This marks the 30th anniversary of USA TODAY recognizing the nation's top high school athletes and we've been digging into the archives to check in with American Family Insurance ALL-USA honorees from the past three decades. Today, we catch up with 1997 ALL-USA girls basketball first team player Tamika Catchings of Duncanville, Texas, who was a four-time All-American at Tennessee, a seven-time WNBA All-Star forward with the Indiana Fever, MVP of last year's league finals and President of the WNBA Players Association.
MORE: American Family Insurance ALL-USA Homepage
Tamika Catchings had one of her best seasons in 2012, averaging 17.4 points and 7.6 rebounds to lead the Indiana Fever to the WNBA title. Despite those numbers, there's another number she can't ignore — she turns 34 next month. To continue to play at the highest level, Catchings is making one concession to age as she plans to skip playing overseas after the WNBA season, giving her body a chance to heal.
She's also starting to think about what she would like to do after her playing career is over.
"I'm always very vocal about what I want to do," Catchings said. "I want to be a general manager in the WNBA. That's what I really want to do. I've talked to our general manager (Kelly Krauskopf, the Fever's CEO and general manager) and (Phoenix Mercury president and general manager) Ann Meyers and (former NBA general manager) Pat Williams about how I can do that. I would also like to be an ambassador for the WNBA."
Being a good ambassador for the league is something Catchings says she learned from watching her father, Harvey Catchings, who played in the NBA for 11 seasons.
"My dad and my mom did a good job that any time we did community events, we all went as a family," Catchings said. "It was one of those things we had to do. It's also something I learned a lot from Pat Summitt when I was at Tennessee. When I was drafted (in 2001), I had to sit out my first year rehabbing a torn ACL that I got my last year of college. I didn't just want to do my rehab (with the Fever) and then go home, so I got involved in a lot of community activities. From there, that sparked a lot of things."
Catchings has run a basketball camp in Indianapolis for 13 years, and in 2004, all of her various community projects were put under her Catch The Stars Foundation, which is geared toward youth programs in Indianapolis. Her off-court work runs the gamut from being an NBA/WNBA ambassador for Sanofi's Dribble to Stop Diabetes campaign, to traveling to Thailand as part of the State Department's Council to Empower Women and Girls Through Sports.
Her community involvement hasn't gone unnoticed. At a recent Mayor's Luncheon in Indianapolis, Catchings was surprised to find out that a parking lot in Thatcher Park in West Indianapolis will be renovated into a basketball court named for Catchings.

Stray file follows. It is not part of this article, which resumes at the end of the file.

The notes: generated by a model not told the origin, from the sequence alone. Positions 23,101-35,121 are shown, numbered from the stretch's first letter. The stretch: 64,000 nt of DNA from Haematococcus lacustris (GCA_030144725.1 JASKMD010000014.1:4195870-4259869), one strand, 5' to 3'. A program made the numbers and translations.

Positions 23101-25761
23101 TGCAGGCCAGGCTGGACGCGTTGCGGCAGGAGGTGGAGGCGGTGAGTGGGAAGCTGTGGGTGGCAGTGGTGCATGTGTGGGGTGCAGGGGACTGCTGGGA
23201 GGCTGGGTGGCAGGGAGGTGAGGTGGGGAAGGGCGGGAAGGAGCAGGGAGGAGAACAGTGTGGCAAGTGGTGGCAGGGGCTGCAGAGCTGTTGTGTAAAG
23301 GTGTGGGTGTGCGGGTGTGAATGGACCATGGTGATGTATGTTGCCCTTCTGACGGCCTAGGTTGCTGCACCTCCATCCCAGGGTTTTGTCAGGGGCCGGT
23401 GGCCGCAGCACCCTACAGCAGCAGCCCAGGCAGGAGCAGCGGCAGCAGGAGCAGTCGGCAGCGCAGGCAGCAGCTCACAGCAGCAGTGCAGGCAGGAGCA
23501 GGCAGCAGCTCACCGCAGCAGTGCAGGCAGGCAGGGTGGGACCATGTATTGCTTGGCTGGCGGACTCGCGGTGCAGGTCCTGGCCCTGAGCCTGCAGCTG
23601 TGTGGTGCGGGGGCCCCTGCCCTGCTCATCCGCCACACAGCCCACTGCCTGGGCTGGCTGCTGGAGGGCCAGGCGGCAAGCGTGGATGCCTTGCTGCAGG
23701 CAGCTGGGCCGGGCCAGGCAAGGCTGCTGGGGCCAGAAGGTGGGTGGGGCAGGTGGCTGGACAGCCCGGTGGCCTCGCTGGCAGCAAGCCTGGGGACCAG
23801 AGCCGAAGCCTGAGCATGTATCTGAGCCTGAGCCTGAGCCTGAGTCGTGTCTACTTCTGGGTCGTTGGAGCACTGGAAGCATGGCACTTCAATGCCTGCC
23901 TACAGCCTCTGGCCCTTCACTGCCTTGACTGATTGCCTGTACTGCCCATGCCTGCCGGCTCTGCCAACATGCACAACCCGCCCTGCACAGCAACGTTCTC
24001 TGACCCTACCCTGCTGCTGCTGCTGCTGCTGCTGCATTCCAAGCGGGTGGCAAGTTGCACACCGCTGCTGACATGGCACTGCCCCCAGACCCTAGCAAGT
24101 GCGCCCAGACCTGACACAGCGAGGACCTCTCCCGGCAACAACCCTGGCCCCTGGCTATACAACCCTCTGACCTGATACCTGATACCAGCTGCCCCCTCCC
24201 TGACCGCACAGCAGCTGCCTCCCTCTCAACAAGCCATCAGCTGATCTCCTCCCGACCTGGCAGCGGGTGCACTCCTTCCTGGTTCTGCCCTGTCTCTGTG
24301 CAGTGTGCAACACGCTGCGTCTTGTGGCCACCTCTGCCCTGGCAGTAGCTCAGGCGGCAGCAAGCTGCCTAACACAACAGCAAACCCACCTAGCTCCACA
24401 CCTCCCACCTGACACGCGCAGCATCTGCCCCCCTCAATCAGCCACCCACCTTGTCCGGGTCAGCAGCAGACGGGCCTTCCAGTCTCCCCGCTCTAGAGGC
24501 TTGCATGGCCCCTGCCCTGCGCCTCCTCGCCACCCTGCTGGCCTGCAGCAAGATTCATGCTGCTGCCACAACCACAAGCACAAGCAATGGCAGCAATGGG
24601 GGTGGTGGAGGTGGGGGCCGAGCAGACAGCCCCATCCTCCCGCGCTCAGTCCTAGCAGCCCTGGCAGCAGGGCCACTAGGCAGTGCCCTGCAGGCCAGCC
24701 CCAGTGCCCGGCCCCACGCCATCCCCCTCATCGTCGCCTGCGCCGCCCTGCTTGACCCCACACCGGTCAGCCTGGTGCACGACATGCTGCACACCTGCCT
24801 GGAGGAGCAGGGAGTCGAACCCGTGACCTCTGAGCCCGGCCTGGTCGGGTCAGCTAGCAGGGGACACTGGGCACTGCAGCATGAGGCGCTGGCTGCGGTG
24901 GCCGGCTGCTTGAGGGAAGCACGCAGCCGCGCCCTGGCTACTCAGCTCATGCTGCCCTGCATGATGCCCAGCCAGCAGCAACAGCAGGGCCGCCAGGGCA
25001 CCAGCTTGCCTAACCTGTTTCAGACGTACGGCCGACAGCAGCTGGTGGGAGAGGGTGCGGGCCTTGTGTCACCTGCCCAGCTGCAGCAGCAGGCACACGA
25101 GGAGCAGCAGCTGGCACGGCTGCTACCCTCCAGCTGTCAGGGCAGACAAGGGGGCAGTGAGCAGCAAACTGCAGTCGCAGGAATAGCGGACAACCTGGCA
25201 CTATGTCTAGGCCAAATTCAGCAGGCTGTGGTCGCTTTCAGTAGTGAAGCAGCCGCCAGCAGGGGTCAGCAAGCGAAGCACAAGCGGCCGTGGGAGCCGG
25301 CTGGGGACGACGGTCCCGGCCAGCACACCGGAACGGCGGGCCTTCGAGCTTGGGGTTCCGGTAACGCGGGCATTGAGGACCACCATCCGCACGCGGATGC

Few athletes have won consistently at as many levels as she has. Catchings won state high school titles in girls basketball and girls volleyball at Stevenson (Lincolnshire, Ill.) and the 1996 state girls basketball title at Duncanville, Texas, where she moved her senior year. She played on the 1997 NCAA championship team at Tennessee and on three Olympic basketball championship teams, but it wasn't until last season that she got her first WNBA title. President Barack Obama honored the WNBA champions at the White House on Friday.
"I think it comes as a perfect time as far as the frustration from the past couple of games (the Fever are off to a 1-5 start)," Catchings said.
Tamika Catchings, left, presents President Barack Obama with an autographed basketball during a ceremony at the White House last week. / AP
She could easily be a tour guide at the White House. She served on a mentoring panel at the White House in March during Women's History Month and she met President Clinton after Tennessee won the NCAA title in 1998. Outside of the Oval Office, she attended President George Bush's State of the Union address in 2004, worked with Michelle Obama on the First Lady's Let's Move! tour in 2012 at a stop in Iowa and even refereed a three-on-three game in Kokomo, Ind., in 2008, when Obama was running for president.
"There was one kid who got pretty close to fouling him," Catchings said. "We had to kind of pull him to the side. 'You do not want to be the one who leaves the court in handcuffs!'" she said with a laugh.
Catchings' ability to focus while multi-tasking may be aided by something others may view as a disability. She was born with reduced hearing and has worn hearing aids most of her life.
"I don't really use them when I'm playing anymore because I sweat so much," she said. "It has caused me to be more observant to all the things that are going on around me on the court. From a defensive perspective, it has kind of helped. You anticipate what's going to go before it happens. I would say it's harder for me when we're in huddles or even when we're at different events where there's a lot of noise. That's harder for me than the actual games."